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13th January 2014

Lesbian, gay, bisexual,transgender and questioning (LGBTQ) young people face high levels of discrimination and disadvantage and are suffering much higher rates of depression, anxiety, self-harm and suicidal thoughts according to the results of the Youth Chances survey of 16-25 year olds published today by equality and diversity charity METRO.

The Youth Chances Summary of First Findings shows:

  • over half of LGBTQ young people report mental health issues
  • 42% of LGBTQ young people have sought medical help for anxiety or depression
  • 52% of LGBTQ young people report self-harm either now or in the past
  • 44% of LGBTQ young people have considered suicide

METRO’s Youth Chances is the biggest social research and influencing project of its kind. Funded by the Big Lottery Fund, the charity has surveyed over 7,000 LGBTQ 16-25 year olds to ask about their experiences of education, employment, health services, their community and relationships. It is the biggest, broadest and most representative survey about the experiences of LGBTQ young people ever undertaken and will be used to campaign for better services and policies for LGBTQ youth across England.

The research also includes a control group of heterosexual non-trans young people: rates of self-reported mental health problems amongst this group also exceed current national statistics, suggesting an alarming rise in the prevalence of poor mental health amongst all young people.

The report also finds that most young people think that discrimination against LGBTQ people in general is common; a finding confirmed by experiences of isolation, bullying and abuse. Young people’s experiences at school are particularly concerning with most LGBTQ young people feeling their time at school is affected and that schools are not doing enough. Additionally, for a significant minority of LGBTQ young people, home is not the haven it should be: one in ten have had to leave home due to their sexuality or gender identity. Trans young people fare worst of all with only one in three indicating high levels of life satisfaction.

Dr Greg Ussher, METRO Acting CEO said:

We should all be deeply concerned about the crisis in LGBTQ young people’s mental health and wellbeing that Youth Chances has uncovered. We have asked young people directly about their experiences and their responses should be a wake-up call that we can and must act on to ensure that LGBTQ young people are afforded the same life chances as their peers. The link between the high rates of discrimination and disadvantage that LGBTQ young people report in our schools, at home and in their communities is stark. But this is not inevitable.

We are announcing today a collaborative process to develop recommendations to improve the mental health and wellbeing of young LGBTQ people; and collaborations in other areas including sexual health, experiences in schools, identity, safety and risk. We also want to develop collaborative processes to look at the specific experiences of trans young people. We hope that as many providers of services, commissioners, experts in the field and young people themselves will join us. We know that LGBTQ young people are not getting the support they need – we must work together to make sure they do.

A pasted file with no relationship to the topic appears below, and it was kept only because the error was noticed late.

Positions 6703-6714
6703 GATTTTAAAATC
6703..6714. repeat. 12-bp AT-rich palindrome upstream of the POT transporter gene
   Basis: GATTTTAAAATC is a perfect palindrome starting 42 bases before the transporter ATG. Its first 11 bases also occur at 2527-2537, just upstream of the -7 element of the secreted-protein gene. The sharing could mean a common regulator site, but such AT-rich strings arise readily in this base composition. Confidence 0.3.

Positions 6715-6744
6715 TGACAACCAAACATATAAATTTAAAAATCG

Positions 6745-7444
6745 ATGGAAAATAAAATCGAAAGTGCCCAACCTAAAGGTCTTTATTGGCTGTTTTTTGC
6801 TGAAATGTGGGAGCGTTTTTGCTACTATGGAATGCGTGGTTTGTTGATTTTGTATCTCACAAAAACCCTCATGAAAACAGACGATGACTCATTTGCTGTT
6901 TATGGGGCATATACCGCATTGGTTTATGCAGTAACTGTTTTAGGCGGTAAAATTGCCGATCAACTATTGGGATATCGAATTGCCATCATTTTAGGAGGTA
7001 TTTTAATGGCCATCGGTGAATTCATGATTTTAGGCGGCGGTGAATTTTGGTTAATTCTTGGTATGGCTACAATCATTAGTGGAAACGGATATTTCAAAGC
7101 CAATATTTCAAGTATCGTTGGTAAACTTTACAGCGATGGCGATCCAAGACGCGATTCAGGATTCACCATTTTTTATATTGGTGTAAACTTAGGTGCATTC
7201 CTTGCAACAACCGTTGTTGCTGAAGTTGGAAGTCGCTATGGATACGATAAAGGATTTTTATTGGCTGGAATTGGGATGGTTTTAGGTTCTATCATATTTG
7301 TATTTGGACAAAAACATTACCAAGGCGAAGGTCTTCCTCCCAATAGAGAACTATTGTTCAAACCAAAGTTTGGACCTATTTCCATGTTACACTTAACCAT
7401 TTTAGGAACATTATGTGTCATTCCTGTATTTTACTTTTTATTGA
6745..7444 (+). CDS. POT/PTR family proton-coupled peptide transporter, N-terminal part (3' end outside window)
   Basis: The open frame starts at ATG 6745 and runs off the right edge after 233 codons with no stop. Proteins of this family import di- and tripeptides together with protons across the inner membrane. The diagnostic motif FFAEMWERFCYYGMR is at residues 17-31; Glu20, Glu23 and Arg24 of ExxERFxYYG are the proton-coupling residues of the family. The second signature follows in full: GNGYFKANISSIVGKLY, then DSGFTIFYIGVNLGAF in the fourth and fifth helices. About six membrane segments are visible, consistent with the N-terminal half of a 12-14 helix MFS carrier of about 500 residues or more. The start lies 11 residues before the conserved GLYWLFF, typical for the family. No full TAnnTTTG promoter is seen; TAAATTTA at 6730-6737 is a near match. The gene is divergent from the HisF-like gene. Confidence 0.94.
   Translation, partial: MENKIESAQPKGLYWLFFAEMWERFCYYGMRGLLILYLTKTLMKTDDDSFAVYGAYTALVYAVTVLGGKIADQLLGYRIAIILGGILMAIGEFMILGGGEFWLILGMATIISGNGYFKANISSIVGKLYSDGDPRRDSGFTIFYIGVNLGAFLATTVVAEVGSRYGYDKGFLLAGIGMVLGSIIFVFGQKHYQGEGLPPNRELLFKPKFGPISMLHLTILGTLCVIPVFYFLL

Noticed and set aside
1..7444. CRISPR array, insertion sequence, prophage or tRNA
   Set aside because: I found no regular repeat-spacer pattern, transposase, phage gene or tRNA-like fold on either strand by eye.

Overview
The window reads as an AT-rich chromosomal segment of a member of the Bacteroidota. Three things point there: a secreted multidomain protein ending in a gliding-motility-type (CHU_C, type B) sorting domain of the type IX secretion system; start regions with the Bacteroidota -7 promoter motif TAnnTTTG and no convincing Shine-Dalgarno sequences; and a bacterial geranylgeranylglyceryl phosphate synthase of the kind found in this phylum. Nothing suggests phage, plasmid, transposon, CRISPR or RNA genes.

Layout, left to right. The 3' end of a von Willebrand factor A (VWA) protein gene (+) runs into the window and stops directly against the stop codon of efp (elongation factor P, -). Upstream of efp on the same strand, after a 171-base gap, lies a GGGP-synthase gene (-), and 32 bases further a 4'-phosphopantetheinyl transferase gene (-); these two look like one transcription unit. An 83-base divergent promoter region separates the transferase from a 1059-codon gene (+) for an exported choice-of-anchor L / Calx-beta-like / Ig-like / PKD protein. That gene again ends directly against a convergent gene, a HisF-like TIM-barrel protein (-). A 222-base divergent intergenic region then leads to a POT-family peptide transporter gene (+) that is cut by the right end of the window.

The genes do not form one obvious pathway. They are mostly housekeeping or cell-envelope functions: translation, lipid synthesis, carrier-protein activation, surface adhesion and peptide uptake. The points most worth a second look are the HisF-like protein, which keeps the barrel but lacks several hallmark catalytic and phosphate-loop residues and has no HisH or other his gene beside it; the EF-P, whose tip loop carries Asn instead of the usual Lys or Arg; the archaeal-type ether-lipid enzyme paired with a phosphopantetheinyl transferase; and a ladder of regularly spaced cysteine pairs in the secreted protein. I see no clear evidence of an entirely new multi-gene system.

Contact: Patricia 020 8305 5000 x 136 or 07912515397


  1. 1. Youth Chances is funded by the Big Lottery Fund and is led by METRO in partnership with the University of Greenwich and Ergo Consulting. It is a five year social research project working directly with individuals, providers and commissioners to influence service provision and policy for 16-25 year old LGBTQ youth.
  2. 2. The results are based on a representative sample of over 7,000 young people.
  3. 3. Three other reports are also available:Youth Chances Survey of 16-25 year olds: First Reference Report which provides a question by question analysis;Youth Chances Survey of Commissioners: Baseline Report; Youth Chances Survey of Providers: Baseline Report
  4. 4. It is estimated that there are approximately 6.7 million 16-25 year olds in England. Information about sexual orientation and gender identity is not routinely collected.
  5. 5. METRO is a leading equality & diversity charity, providing health, community & youth services across London & the South East & national & international projects. METRO promotes health, wellbeing and equality through youth services, mental health service and sexual health & HIV services and supports over 16,000 per year on over 45,000 occasions. METRO works with anyone experiencing issues related to gender, sexuality, diversity or
  6. 6. The Big Lottery Fund, the largest distributor of National Lottery good cause funding, is responsible for giving out 40% of the money raised for good causes by the National Lottery. The Fund is committed to bringing real improvements to communities and the lives of people most in need and has been rolling out grants to health, education, environment and charitable causes across the UK. Since its inception in 2004 BIG has awarded close to £6bn. The Fund was formally established by Parliament on 1 December 2006. In the year ending 31 March 2013, 28% of total National Lottery revenue was returned to the Good Causes. Since the National Lottery began in 1994, over £30 billion has now been raised and more than 400,000 grants awarded across arts, sport, heritage, charities, health, education and the environment.
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